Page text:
In less than five weeks we’re off to Arizona for the Barrett-Jackson auction. In less than six weeks this car will be on the block:
From Barrett-Jackson’s website is a photo of a car that REALLY grabs my attention. (I’m surprised I could capture the photo.) OK, I have been imagining a 1967 convertible (this is a 1965 coupe) with an auxiliary hardtop reinforced with carbon fiber, but as I have written before I live in the real world.
If the description is accurate, and unfortunately they are not always accurate, this car checks almost all of the other boxes and is being sold at no reserve. It has larger wheels than stock to accommodate larger tires, but they’re only 17-inch wheels, which is close to the size I want. (I want my restomod to have 17-inch front wheels and 18-inch rear.) The car has a modern LS3 engine and a six-speed automatic transmission (6L80E?).
The most important asset this car has is that it’s ready right now and not 18 months from now. If it could be acquired at 40%-60% of the cost of a restomod build then it will be quite tempting to bid. I could always spend a little extra money to tweak the car.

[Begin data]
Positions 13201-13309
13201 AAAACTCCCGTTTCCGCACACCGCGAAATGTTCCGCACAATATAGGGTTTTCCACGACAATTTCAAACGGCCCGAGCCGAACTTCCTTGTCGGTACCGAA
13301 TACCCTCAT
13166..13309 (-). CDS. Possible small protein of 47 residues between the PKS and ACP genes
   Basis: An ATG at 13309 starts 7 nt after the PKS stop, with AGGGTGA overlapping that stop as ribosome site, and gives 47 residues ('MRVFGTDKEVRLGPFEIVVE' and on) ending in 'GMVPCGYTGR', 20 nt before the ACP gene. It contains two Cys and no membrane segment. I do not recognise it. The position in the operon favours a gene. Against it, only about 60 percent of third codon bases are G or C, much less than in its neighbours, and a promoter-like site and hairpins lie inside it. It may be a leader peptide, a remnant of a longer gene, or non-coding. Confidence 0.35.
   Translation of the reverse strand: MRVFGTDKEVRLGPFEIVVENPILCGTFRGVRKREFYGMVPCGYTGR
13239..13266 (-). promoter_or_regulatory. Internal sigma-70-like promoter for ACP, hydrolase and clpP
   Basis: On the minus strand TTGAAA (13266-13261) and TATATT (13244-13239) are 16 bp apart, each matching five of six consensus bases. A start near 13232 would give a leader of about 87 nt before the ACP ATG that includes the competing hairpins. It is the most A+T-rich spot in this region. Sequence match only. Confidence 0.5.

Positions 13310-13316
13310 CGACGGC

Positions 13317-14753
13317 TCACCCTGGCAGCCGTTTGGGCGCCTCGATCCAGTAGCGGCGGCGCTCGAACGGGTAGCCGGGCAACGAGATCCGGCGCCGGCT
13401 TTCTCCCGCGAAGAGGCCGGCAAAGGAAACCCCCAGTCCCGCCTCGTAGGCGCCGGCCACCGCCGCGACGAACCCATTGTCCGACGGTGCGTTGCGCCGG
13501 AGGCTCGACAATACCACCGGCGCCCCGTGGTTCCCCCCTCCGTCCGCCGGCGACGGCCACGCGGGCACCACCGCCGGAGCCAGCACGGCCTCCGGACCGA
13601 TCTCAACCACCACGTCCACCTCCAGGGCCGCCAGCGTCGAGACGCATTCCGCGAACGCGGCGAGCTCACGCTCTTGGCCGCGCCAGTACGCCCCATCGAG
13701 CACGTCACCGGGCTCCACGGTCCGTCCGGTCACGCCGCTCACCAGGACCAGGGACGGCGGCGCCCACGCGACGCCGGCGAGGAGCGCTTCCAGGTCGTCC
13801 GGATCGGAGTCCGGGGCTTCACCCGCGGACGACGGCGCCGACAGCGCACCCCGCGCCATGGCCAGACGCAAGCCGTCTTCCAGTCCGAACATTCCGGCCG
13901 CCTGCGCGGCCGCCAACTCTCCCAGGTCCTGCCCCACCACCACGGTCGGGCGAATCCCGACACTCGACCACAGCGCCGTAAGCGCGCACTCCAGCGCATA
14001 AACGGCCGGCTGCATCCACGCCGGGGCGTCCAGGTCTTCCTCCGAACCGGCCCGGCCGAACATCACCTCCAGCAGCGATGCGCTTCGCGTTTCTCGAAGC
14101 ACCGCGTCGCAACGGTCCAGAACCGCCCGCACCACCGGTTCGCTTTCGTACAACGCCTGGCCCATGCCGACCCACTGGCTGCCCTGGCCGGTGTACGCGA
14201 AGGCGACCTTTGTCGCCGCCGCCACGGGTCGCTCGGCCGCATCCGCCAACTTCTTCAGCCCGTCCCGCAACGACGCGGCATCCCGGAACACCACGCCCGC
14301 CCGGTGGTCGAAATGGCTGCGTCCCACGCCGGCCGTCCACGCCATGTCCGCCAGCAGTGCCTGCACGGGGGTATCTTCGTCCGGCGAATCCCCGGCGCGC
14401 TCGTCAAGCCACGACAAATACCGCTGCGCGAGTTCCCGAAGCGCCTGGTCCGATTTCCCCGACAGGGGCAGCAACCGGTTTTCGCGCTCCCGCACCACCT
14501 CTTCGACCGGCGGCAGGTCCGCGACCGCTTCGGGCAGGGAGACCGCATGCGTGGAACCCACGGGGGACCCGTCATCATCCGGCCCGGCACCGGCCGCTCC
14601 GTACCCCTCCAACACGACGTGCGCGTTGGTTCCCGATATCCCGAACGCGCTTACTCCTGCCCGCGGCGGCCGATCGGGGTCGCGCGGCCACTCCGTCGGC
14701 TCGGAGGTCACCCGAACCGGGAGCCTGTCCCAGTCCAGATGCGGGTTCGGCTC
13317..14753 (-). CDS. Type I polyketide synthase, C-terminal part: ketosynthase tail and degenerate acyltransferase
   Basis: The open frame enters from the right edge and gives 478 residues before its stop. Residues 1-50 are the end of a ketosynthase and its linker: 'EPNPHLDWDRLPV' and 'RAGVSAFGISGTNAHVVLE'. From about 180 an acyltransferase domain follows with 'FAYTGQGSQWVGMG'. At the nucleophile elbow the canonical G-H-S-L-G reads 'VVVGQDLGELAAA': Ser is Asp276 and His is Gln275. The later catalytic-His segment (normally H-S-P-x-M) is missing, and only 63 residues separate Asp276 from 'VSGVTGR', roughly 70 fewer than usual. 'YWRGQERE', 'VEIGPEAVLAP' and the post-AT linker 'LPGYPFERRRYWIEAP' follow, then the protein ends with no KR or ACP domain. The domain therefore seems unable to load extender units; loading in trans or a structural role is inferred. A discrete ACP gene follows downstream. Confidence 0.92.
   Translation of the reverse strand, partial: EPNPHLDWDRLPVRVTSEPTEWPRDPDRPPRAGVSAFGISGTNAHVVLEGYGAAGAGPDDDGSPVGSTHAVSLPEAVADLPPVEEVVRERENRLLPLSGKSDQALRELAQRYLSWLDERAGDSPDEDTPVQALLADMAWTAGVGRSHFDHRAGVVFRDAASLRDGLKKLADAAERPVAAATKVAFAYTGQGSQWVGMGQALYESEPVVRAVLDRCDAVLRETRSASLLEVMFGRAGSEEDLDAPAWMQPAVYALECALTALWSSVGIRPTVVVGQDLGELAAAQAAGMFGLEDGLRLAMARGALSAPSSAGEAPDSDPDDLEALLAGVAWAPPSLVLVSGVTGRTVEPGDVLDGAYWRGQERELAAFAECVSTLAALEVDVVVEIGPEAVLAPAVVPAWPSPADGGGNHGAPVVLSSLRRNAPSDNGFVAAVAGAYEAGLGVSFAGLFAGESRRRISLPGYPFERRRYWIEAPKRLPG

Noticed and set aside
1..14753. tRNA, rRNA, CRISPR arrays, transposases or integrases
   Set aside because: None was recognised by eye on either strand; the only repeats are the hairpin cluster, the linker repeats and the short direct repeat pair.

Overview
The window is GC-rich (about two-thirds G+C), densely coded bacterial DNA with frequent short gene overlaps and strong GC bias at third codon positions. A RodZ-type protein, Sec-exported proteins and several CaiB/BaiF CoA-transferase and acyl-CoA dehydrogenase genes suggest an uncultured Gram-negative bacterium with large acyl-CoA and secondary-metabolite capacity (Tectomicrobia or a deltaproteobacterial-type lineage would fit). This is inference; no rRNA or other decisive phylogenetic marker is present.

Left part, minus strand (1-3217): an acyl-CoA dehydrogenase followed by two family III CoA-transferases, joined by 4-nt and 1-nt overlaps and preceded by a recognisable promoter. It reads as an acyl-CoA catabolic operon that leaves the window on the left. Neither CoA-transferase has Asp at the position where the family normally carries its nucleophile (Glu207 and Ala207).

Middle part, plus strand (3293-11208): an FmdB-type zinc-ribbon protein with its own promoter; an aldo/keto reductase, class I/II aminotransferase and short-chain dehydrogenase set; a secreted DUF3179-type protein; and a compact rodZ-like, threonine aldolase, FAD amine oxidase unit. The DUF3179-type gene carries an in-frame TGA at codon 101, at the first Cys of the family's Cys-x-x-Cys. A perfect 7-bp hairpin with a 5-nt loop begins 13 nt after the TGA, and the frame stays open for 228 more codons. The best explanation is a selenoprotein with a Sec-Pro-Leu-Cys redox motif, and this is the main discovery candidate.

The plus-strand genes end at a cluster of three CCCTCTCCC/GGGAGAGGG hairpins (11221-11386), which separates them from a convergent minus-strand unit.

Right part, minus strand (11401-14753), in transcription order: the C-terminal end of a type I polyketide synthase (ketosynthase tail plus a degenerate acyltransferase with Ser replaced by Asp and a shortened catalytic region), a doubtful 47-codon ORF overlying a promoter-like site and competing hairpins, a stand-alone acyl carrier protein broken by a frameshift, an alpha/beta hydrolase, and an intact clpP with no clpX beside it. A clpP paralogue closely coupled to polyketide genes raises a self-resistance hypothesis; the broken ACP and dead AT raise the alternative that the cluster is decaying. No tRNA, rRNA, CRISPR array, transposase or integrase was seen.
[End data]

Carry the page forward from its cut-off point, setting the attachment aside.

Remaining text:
William C. Durant was born on this day in 1861. It was Durant who founded General Motors (or co-founded depending on the source) and who also founded Chevrolet, the company that would one day make the Corvette that occupies my brain (or what’s left of it depending on the source).
It is not my intent to write a mini-biography of Durant here or even a mini-mini biography. Suffice to say that Durant had great imagination, but lacked the ability to manage a large enterprise like GM. He formed the company (as the General Motors Holding Company) in 1908 after having acquired control of Buick in 1904. Durant was ousted from GM in 1910 after overextending the company through his many purchases, such as Cadillac and Oldsmobile. Durant founded Chevrolet in 1911, secretly began purchasing GM stock, regained control of the company in a proxy fight in 1916 and was ousted for the second and last time in 1920.
He formed his own company, Durant Motors, in 1921. As with GM, Durant eventually acquired various makes in an attempt to serve much of the automobile market. Durant Motors could never achieve the success of GM and the Great Depression sunk the company.
In my opinion today’s society suffers from a horrendous case of temporal arrogance; that is, many people seem to think that if something didn’t happen during their lifetime then it can’t be important. William Durant’s life was very important, period.
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